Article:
Job Losses Under Presidents Obama and Bush

11 Comments

  1. Anonymous July 6, 2010

    The trouble with this graph is that it is only taking into account the number of jobs lost per month, and not the cumulative number. If you were to look at cumulative job losses, the graph would just continue on a downward slope. This almost makes it appear as though we’re gaining jobs under Obama, when, in fact, the total number of jobs lost under Obama is more than we lost under Bush. We’re just now losing them at a slower rate.

    Perhaps the overall point isn’t far off…things appear to be turning around. But the information is provided in a very misleading way. So far, we’ve had only one month of where gains were greater than losses. When every month is in the black, I’ll celebrate.

  2. Anna Tarkov July 6, 2010

    Dan, thanks for the insightful observation. Infographics can be so tricky and easily manipulated for partisan reasons, can’t they?

  3. Anonymous July 6, 2010

    They certainly can. The question in my mind is why we would be looking at month-to-month losses rather than cumulative losses. The answer is pretty simple: The graph appears to work in Obama’s favor. But we’ve not gained back the jobs lost under Bush. We’ve not stopped bleeding jobs under Obama. And though things look better, they still look bleak. Will we see this graph return in six months if the dreaded “double-dip” recession comes to pass? I don’t believe we will.

  4. Anonymous July 6, 2010
  5. Anna Tarkov July 6, 2010

    Thanks for posting this here. I saw it when Slate first created it, but the reminder is appreciated. Lots of people probably haven’t seen it yet.

  6. Anonymous July 6, 2010

    Youch! 6,162,836 since October 2008!

  7. Anna Tarkov July 6, 2010

    Yeah, it’s pretty depressing huh?

  8. Anonymous November 5, 2010

    To Dan Lovell: Let’s put job losses into terms of drops in a bucket. Bush filled one of the great lakes. Now, there being job gains, but they are small compared to the damage that has been done. Thus, there is some evaporation. If you looked at cumulative, yes, it would continue down, but this is due to more people entering the workforce than leaving due to the recession and the number of jobs being shipped overseas.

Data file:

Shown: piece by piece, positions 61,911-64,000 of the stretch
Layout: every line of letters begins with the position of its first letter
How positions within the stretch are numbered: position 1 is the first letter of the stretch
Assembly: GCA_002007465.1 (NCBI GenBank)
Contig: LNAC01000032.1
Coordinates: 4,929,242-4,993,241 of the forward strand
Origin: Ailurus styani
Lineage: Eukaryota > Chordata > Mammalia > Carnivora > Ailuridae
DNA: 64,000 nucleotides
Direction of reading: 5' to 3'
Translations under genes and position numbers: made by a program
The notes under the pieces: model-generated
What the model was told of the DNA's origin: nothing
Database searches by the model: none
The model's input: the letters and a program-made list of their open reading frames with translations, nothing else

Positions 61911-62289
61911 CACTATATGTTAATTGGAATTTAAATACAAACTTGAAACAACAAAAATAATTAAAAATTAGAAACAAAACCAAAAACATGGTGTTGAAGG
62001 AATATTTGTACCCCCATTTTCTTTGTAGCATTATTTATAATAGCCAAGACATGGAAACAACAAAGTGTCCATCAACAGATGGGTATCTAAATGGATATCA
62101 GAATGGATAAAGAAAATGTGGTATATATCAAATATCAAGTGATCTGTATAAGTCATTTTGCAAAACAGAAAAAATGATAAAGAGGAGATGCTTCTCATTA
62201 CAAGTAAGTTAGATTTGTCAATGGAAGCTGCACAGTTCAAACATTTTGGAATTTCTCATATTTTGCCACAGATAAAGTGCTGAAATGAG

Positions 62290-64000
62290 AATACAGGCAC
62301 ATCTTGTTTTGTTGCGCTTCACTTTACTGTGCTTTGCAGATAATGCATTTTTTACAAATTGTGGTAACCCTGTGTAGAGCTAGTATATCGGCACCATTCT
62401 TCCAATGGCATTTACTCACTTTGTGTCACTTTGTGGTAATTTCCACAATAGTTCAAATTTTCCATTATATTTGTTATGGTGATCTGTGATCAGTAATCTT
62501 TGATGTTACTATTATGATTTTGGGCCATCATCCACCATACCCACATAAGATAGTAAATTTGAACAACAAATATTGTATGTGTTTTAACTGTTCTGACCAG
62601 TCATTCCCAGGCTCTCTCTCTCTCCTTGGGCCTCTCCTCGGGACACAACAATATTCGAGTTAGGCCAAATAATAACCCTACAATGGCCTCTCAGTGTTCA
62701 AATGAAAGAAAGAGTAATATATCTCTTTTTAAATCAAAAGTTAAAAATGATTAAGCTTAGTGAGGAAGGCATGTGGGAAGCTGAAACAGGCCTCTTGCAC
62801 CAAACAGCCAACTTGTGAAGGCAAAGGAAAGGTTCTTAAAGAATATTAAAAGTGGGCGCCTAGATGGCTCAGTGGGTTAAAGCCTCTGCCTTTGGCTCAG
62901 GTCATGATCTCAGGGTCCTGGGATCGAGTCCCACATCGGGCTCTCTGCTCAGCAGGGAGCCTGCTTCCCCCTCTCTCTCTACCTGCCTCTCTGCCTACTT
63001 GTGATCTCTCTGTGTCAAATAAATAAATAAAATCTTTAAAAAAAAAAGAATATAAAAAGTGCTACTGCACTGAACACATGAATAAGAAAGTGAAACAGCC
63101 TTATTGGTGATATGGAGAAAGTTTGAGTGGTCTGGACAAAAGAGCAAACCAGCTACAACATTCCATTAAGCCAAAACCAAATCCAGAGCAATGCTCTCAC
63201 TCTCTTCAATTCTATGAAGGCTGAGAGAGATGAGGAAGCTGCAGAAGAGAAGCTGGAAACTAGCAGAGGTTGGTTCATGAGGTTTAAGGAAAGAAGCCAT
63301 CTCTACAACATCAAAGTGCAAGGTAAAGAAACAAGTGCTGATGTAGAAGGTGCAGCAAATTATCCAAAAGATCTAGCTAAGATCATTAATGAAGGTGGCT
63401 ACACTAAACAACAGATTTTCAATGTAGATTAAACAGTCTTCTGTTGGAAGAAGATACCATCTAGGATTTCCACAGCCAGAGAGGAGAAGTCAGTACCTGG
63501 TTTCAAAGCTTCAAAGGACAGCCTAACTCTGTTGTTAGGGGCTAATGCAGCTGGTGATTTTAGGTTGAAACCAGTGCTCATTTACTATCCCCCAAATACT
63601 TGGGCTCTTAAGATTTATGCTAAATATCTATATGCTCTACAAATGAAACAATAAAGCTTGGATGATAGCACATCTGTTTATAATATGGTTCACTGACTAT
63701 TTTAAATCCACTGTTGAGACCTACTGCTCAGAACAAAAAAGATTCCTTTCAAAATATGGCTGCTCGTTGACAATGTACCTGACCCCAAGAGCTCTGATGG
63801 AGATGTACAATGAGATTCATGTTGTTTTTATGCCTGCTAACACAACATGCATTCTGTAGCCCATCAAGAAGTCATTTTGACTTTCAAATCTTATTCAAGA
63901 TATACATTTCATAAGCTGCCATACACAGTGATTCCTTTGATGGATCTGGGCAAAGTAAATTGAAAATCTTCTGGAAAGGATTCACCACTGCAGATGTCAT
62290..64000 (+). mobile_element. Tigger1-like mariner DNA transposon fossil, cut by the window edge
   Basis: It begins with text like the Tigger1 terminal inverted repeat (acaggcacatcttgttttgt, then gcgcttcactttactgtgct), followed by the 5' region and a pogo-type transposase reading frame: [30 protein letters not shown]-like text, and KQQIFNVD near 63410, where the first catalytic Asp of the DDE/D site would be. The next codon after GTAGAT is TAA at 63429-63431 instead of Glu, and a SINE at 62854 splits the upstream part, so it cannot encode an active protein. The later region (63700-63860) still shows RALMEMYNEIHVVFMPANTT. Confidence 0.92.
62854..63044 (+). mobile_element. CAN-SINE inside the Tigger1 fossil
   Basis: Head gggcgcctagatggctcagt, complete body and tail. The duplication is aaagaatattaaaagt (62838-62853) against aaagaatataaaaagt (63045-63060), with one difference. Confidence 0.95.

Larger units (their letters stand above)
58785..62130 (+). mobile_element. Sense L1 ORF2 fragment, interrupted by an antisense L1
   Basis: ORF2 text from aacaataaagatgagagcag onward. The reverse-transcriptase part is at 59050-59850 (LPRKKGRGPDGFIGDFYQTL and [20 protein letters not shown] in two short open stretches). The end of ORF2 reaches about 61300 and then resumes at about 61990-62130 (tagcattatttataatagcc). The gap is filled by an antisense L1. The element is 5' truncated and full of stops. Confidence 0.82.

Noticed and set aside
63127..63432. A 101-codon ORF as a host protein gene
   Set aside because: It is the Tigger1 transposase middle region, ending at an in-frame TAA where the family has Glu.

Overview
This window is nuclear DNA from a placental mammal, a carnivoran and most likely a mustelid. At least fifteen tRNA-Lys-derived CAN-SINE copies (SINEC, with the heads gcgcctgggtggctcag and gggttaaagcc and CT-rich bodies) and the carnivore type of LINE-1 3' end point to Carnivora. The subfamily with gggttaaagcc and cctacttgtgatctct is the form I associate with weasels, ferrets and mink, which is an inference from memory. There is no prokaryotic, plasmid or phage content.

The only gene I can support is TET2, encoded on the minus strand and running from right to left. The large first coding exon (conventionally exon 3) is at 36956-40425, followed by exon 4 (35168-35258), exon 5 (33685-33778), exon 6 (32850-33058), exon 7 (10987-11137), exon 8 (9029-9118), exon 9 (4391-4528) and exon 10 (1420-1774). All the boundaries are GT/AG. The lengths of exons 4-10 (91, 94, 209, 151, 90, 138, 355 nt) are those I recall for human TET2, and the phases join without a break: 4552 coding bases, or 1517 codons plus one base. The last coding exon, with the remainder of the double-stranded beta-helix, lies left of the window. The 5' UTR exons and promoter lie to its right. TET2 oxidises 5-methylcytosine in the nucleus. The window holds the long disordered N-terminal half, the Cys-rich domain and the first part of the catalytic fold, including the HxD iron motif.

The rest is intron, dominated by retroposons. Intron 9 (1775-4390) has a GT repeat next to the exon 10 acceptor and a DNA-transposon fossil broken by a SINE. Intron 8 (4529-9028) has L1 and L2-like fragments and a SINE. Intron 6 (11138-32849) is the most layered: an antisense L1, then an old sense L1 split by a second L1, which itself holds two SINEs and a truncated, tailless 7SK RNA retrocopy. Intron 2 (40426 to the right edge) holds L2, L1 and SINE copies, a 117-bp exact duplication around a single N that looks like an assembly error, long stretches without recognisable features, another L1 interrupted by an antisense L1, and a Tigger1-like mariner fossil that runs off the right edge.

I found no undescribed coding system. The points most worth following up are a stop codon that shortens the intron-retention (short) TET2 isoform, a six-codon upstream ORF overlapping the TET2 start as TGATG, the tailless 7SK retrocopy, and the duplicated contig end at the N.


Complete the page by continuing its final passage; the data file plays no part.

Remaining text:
9. Anonymous November 6, 2010

    Ed: You’re proving my point. There have not, in fact, been gains under Obama. Only two months have seen more gains than losses since he took office. This graph looks like things are goint swimmingly. In fact, the trouble may be slowing. But when unemployment is still 9.6 percent, are we really celebrating anything?

  10. Anonymous September 1, 2011

    The point you can take away from this graph is that tax breaks for corporations and the ultra-wealthy “do not create jobs.” ‘Trickle down’ is a concept created to justify/rationalize tax cuts for those who can most afford to pay taxes.
    Ask a large corporate owner what the most important job for the government is, and most will tell you to “protect American lives and country” and so they admit they expect our youth to sacrifice their all in the protection of corporate interests, but they are not willing to pay for it. You just have to compare the numbers between the Clinton tax structure and jobs, to the Bush tax structure (or the lack there of) and jobs. The curves don’t lie. Bush left this country in a hell of a mess and yet when confronted with the math, conservatives say “the graph doesn’t tell the whole story.” Obviously they have their own story. A man hears/sees what he wants to hear/see and disregards the rest. But to those of us who see the conservatives in denial of math and science, it looks to us as if conservatives are short on patriotism and long on a self-serving rationale of denial. I actually believe in the science, math, economics, and statistics I took in collage, and I don’t question the validity of a graph just because I don’t ideologically agree with its conclusion. I don’t know who or what to believe when one of the conservatives says “God tells me how the US should be run.” I can prove that 3 is greater than 2 but I have no way of knowing which Republican God talks to the most. I guess I should be thankful they aren’t claiming to be God, but perhaps that’s next.

  11. Anonymous September 1, 2011

    If you didn’t care for this graph here are a couple more you won’t like (wanna bet ? )
    PS http://www.truthout.com/three-charts-email-your-right-wing-brother-law/1314626142

    “Facts have a liberal bias.”
    Steve. Cobert

Comments are Disabled